Whether you are buying your first home or you are a seasoned home buyer, there are common mistakes that you can make during the process that you could avoid with if you educate yourself. Buying a home involves many steps and lots of decision-making, so it is easy to take a misstep along the way.
Here are some common home buying mistakes to avoid.
1. Not Getting Pre-Approved
Getting pre-approved by a local lender is a huge step. The last thing you want is to find a dream home without approval on a loan. Get pre-approved to save you, your family and your lender a ton of time. While this step confirms how much money the bank is willing to loan you, it also shows to home sellers that you are a serious buyer. The market is especially competitive for buyers right now, and a pre-approval letter will make you a more qualified buyer than competitors who may not have gotten pre-approval.
2. Buying a House You Cannot Afford
If something does not feel right, pay attention to those signs. Buying a home may be your biggest purchase ever in the course of your life. So if you don’t have a good feeling, then this intuition can be the greatest indicator that you are walking down a path you should turn back from.
It’s not easy to admit, but you will know deep down if the home you’re buying is too much. If you have doubts or misgivings, you will be doing yourself a favor by paying attention to them, even if it means passing on the home you had your heart set on. When buying a home, buying less than what you can afford is actually the smarter way to go. There may be tons of expenses you haven’t accounted for. You also probably don’t need all that space you thought you did.
3. Not Shopping for Mortgages
Many home shoppers use a lender who was recommended by a friend, family member or real estate agent, and they do not bother shopping around. Keep in mind that not every mortgage is the same. Shopping around will help you find the best deal for you and your housing needs. Think of it like buying a car where everything can be negotiable and you have to work in your best interest.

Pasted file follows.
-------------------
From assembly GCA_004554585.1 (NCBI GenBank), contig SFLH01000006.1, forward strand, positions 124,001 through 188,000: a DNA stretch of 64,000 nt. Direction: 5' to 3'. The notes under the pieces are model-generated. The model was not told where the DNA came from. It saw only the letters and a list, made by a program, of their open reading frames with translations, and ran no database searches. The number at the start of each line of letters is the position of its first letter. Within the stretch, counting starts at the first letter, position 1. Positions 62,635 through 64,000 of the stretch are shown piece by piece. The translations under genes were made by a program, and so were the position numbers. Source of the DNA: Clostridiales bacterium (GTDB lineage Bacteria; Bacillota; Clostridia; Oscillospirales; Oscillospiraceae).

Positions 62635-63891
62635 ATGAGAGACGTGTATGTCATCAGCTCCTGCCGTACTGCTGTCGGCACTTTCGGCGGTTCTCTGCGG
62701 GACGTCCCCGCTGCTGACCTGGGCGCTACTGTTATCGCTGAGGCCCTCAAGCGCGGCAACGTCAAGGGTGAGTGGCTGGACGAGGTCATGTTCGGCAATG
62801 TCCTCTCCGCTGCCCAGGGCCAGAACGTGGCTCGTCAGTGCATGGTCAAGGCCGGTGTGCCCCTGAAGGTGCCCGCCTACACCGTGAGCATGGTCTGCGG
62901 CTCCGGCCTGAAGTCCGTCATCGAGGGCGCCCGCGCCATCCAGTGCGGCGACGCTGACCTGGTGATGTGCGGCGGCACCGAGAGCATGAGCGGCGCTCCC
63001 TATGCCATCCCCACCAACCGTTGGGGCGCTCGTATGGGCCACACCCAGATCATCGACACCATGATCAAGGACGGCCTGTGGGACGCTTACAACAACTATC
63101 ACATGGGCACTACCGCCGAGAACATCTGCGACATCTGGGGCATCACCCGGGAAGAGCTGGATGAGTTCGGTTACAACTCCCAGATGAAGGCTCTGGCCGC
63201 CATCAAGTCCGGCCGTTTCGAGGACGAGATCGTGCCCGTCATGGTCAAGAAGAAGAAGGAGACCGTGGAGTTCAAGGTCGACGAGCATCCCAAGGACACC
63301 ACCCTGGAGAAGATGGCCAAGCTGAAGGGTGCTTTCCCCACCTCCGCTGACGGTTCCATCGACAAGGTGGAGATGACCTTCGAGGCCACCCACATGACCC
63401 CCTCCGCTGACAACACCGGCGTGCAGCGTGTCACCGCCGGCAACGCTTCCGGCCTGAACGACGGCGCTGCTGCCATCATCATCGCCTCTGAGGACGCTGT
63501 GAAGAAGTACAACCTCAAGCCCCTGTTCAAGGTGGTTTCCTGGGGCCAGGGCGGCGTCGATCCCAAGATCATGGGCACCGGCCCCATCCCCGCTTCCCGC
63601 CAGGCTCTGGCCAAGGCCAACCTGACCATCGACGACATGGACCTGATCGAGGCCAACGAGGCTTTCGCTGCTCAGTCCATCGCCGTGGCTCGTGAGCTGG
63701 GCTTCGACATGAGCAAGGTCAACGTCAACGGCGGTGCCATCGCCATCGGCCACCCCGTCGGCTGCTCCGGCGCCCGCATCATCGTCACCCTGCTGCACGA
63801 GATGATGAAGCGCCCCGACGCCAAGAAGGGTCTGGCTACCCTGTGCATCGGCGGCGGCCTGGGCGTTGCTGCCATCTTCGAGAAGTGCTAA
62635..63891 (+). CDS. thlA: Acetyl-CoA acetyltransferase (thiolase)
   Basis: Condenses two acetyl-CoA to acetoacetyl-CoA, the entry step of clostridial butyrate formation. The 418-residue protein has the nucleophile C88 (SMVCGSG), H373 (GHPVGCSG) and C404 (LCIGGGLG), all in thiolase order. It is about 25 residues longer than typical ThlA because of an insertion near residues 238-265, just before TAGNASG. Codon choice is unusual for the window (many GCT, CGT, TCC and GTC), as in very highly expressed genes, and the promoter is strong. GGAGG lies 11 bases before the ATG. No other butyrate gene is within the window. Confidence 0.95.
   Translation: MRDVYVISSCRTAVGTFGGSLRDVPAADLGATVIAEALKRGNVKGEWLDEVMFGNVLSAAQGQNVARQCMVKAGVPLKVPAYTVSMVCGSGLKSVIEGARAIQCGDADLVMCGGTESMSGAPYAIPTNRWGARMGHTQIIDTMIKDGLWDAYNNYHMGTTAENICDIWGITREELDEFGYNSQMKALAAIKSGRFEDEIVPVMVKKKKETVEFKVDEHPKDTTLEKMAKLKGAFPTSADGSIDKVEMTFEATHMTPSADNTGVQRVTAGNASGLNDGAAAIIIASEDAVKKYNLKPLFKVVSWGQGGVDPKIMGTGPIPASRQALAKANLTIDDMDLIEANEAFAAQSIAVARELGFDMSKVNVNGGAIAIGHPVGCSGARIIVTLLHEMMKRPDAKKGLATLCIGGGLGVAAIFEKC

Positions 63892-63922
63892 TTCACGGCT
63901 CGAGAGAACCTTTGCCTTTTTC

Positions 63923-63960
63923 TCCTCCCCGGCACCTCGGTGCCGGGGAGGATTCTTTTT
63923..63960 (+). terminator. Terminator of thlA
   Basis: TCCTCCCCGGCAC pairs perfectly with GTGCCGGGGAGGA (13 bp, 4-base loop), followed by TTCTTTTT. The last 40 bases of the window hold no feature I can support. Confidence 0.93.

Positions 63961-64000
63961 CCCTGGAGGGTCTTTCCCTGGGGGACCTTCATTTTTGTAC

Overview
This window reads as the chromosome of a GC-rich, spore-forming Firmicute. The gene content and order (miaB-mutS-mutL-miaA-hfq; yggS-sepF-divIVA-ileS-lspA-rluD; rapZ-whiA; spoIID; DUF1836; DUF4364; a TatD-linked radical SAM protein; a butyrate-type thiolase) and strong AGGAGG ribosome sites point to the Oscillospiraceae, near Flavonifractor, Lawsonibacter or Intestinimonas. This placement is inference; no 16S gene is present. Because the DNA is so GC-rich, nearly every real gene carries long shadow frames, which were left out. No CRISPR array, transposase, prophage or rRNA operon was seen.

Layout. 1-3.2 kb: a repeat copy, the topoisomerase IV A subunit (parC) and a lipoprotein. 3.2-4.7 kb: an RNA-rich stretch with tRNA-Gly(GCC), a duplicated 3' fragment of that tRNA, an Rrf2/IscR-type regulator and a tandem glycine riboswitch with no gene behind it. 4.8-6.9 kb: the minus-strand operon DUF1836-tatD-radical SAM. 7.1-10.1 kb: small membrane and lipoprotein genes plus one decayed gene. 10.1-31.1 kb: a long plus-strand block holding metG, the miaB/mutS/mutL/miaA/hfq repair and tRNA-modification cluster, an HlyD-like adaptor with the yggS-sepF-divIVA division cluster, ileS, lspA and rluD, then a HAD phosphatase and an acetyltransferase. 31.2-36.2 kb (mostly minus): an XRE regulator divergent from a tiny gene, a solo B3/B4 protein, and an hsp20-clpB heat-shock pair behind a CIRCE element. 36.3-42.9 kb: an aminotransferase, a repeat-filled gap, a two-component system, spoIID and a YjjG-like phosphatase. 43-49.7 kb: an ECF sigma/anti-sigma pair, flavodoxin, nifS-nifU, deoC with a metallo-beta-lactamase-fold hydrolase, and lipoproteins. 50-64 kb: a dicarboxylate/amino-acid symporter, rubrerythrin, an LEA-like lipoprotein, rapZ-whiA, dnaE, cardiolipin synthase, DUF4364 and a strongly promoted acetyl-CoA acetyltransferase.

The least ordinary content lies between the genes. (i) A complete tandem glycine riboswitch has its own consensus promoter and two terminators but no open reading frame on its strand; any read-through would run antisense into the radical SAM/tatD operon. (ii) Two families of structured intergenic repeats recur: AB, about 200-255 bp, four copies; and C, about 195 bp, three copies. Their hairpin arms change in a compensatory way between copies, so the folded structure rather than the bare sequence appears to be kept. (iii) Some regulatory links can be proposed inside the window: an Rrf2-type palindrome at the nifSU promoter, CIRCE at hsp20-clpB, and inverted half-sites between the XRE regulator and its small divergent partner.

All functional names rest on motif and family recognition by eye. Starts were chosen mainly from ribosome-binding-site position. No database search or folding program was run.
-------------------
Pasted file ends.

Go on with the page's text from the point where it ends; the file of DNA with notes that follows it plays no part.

Although it is not required, most home shoppers end up getting a loan through the lender who pre-approved them. So it is a good idea to do your research with lenders early, at the pre-approval stage.
4. Buying in the Wrong Market
In real estate, there are two basic types of extreme markets: a buyer’s market and a seller’s market. In a buyer’s market, there are a variety of homes available for you to view and consider, meaning sellers are more likely to try to entice you with competitive prices and other incentives.
In a seller’s market, there are not as many homes up for sale, so buyers have to compete against one another to win bidding wars. This often results in paying over the asking price, which increases monthly mortgage payments and possibly even your down payment.
The best time to buy a home is in a buyer’s market. Sometimes, waiting for a season or two to buy will save you a significant amount of money and keep you from the stress and uncertainty of buying in a seller’s market.
5. Ignoring the Neighborhood
The location of a property is more than simply its stores and cafes. It would be best to think about the items you have at your disposal today what you would like to have in the future.
For example, suppose you have or are planning to have children. In that case, you should pay attention to the overall quality of the school system and the immediate recreational facilities, such as parks, playgrounds, and bus stops. If convenience is important to you, assess whether the property is conveniently located near public transportation, workplace, police station, hospitals and other necessary features you need in a neighborhood.
6. Not Understanding the Full Cost of Home Ownership
As a first-time home buyer, you are probably accustomed to the monthly cost of renting, which usually includes your rent payment, some of the utilities and your internet and cable bills. As a homeowner, you will be responsible for additional monthly costs that may have been covered by your landlord. Some of these costs include mortgage insurance, closing costs (often 3-4% of the price of the house that you will have to pay out-of-pocket on top of the down payment), title insurance, home inspection, appraisal fees, and moving expenses. That also includes things like sewer and garbage bills, monthly HOAs and the cost of lawn care.
Additional or increased costs may include:
- Your monthly payment for rent or a mortgage
- Property taxes
- Homeowners insurance
- Repairs and maintenance
- Homeowners Association (HOA) or condo fees
7. Spending Your Entire Budget
When a lender provides a pre-approval or pre-qualification letter, they will typically include the maximum amount they will lend you. But just because a lender is willing to let you borrow a certain amount does not mean you should spend it.